“Washington, D.C.… is coming to understand that AI will significantly transform, if not completely reinvent, the world’s power balance,” says Agora contributor George Gilder.

As you might have guessed, China — in particular — is on the government’s radar…

George notes: “In 2017 the Chinese State Council released its national Next Generation Artificial Intelligence Development Plan that set the target of China being the dominant global player in artificial intelligence by 2030.

“This ambitious goal is linked to Beijing’s efforts to make the Chinese economy more innovative, not to mention modernize its military and gain influence globally. AI is a top priority for the highest level of the Chinese government,” George says.

China’s injection of venture capital into AI research, however, has been eclipsed recently by the U.S.

“Last year saw nearly $10 billion in AI funding in the U.S., up 120% from 2017,” George says. “ABI Research puts the U.S. share of global AI venture funding at 52.3%.”

Furthermore, “based on how this year is shaping up,” he says, “ABI expects the U.S. share of AI venture funding to rise further to $14 billion and reach 70% by the end of 2019 and remain atop the AI leader board.”

[By the way: Some AI companies receiving U.S. funding? Cruise Automation, Dataminr, Zoox and Zymergen represent AI research that ranges from autonomous vehicles and industrial manufacturing to robotics, data analytics and cybersecurity. Companies to watch, in other words.]

While venture capital is important for AI supremacy, other factors that support research and development (R&D) are nearly as important. Countries with the brainpower — including researchers, teachers and entrepreneurs — as well as AI patents are sure to win the race.

And it’s a three-horse race, according to Gilder, with the EU competing against the U.S. and China.

“Earlier this year, the Center for Data Innovation (CDI) published a comprehensive report titled Who Is Winning the AI Race: China, the EU or the United States?” George notes. “The report examined trends in AI in the U.S., China and the European Union and provided data on key AI metrics.”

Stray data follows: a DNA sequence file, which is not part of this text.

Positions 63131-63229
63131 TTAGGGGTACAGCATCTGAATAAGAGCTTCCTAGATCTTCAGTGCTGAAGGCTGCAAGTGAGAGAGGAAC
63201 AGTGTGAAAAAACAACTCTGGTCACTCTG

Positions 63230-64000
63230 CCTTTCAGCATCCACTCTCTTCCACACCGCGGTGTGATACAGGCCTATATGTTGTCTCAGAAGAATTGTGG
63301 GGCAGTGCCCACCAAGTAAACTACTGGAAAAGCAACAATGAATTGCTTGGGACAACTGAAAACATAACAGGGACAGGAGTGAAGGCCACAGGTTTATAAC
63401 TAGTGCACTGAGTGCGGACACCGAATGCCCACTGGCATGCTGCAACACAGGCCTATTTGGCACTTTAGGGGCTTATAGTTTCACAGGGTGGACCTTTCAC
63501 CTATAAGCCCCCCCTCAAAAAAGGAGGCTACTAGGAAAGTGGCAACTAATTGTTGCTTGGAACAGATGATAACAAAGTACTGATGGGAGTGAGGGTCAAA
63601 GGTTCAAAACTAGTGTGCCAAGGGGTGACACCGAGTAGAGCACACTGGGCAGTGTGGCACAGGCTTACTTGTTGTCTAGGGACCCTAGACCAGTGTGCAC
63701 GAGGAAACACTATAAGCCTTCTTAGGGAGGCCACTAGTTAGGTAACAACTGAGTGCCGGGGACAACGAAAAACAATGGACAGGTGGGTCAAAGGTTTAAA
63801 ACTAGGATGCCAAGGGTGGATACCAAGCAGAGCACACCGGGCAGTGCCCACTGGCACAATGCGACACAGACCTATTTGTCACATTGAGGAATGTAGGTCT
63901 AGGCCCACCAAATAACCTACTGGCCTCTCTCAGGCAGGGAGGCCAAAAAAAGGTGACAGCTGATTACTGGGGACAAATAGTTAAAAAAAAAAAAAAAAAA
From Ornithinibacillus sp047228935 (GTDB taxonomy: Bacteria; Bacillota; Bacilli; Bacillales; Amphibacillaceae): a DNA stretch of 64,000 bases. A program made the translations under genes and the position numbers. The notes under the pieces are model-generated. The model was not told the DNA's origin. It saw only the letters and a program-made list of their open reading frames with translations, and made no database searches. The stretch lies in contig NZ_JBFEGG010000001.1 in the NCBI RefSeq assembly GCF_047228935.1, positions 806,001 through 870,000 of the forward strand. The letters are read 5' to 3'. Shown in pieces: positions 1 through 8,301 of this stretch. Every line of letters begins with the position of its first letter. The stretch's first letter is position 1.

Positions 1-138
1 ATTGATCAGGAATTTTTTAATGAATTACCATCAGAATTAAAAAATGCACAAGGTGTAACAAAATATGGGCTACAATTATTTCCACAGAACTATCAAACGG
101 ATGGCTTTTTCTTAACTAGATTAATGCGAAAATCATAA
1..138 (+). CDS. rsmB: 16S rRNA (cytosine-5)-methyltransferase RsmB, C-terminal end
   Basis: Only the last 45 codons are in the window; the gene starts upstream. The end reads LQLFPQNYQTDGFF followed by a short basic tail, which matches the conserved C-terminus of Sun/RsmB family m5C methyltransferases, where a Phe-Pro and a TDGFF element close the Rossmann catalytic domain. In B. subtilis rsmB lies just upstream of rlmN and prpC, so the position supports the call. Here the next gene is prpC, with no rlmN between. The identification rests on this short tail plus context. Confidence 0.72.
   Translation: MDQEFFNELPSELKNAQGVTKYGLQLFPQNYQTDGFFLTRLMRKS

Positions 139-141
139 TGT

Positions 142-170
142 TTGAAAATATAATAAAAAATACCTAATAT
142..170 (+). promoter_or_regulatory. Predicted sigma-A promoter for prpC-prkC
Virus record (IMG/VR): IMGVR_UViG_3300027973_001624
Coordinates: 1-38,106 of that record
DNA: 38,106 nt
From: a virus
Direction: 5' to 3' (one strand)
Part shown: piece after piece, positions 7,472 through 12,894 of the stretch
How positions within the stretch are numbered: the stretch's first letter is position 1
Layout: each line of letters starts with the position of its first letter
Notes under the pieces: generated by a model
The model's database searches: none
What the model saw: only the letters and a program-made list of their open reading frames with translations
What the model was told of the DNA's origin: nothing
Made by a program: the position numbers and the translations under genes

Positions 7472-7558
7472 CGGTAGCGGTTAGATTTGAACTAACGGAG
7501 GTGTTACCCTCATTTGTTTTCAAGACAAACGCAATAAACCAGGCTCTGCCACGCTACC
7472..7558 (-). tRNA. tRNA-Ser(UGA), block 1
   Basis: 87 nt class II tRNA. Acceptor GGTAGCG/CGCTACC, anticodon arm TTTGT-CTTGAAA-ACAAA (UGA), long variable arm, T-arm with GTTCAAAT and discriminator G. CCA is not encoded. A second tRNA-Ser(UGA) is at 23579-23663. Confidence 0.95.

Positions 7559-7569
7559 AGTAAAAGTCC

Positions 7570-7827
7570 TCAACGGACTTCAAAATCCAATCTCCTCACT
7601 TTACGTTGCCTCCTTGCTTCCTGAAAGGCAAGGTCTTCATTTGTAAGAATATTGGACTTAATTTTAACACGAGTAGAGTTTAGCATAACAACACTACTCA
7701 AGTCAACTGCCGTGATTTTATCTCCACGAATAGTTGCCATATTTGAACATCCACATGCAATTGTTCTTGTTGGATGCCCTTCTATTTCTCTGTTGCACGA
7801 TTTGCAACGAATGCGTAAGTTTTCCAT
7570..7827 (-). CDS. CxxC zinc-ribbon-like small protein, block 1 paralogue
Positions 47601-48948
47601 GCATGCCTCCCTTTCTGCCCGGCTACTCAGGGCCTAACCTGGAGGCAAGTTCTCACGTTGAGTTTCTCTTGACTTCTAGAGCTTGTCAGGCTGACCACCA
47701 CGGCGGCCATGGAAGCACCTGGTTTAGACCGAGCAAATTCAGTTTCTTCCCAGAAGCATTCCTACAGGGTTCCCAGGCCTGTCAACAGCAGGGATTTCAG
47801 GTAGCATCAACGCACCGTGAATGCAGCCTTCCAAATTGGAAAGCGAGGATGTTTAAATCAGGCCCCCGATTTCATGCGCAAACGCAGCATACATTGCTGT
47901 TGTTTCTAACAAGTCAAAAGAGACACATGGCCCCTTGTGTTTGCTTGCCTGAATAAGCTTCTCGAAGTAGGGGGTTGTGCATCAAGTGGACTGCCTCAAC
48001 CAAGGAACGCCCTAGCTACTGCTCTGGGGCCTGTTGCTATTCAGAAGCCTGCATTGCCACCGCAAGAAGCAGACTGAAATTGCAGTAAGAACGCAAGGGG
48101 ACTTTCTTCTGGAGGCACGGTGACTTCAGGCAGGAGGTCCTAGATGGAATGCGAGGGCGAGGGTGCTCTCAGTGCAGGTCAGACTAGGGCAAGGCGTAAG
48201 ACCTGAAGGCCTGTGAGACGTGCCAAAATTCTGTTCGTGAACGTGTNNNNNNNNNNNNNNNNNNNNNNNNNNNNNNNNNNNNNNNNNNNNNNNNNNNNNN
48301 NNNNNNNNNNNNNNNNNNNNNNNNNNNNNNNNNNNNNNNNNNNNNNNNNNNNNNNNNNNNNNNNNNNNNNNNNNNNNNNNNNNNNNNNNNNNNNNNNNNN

Placing first for the number of AI researchers in 2018? The U.S. — with 10,295 — followed by the EU and then China. The CDI also ranked the number of AI-related academic papers; China published the most, with the U.S. trailing last in 2017.

At present, George says: “When it comes to R&D spending by software and computer service companies, the U.S. commands a huge lead over China and the EU.

“Based on the analysis of key AI metrics… the U.S. [is] the global leader in AI absolute terms,” George says, “with China in second place followed by the EU.

“The battle for global AI supremacy rages on,” says George. “It is a three-horse race. The U.S. is the clear global leader today, not just in terms of venture funding but in other important areas as well.

“But China’s gaining…

“As CDI notes,” George says, “AI leadership could change in the coming years, as China appears to be making… rapid progress.”

The leading grocery store chain in the Netherlands asked workers to upload photos of themselves… in their underwear?

In a moment of sheer dumbassery, the Albert Heijn retailer requested employees at one of its stores to upload undie pics using a nifty new app.

The reason? To figure out employees’ measurements for uniforms.

Ahlain News Tweet

Just why?

You’d think some Beavis and Butt-Head-type interns were playing a prank… If only.

"I saw a poster hanging in our canteen and I was shocked," said 17-year-old employee Jochem de Haes. "My mother thought it was a joke.

“But the manager told us that if we don't do it, we can't be in the store anymore because we don't have the right corporate clothing."

The grocery chain, however, insists uploading photos — that allegedly wouldn’t be viewed by management — was strictly voluntary and for the purpose of sizing uniforms for employees at 1,000 stores “in a quick and efficient way,” according to the company’s statement.

The grocery chain has since apologized for its gaffe.

Hmm… How do you say #MeToo in Dutch?

Best regards,

Emily Clancy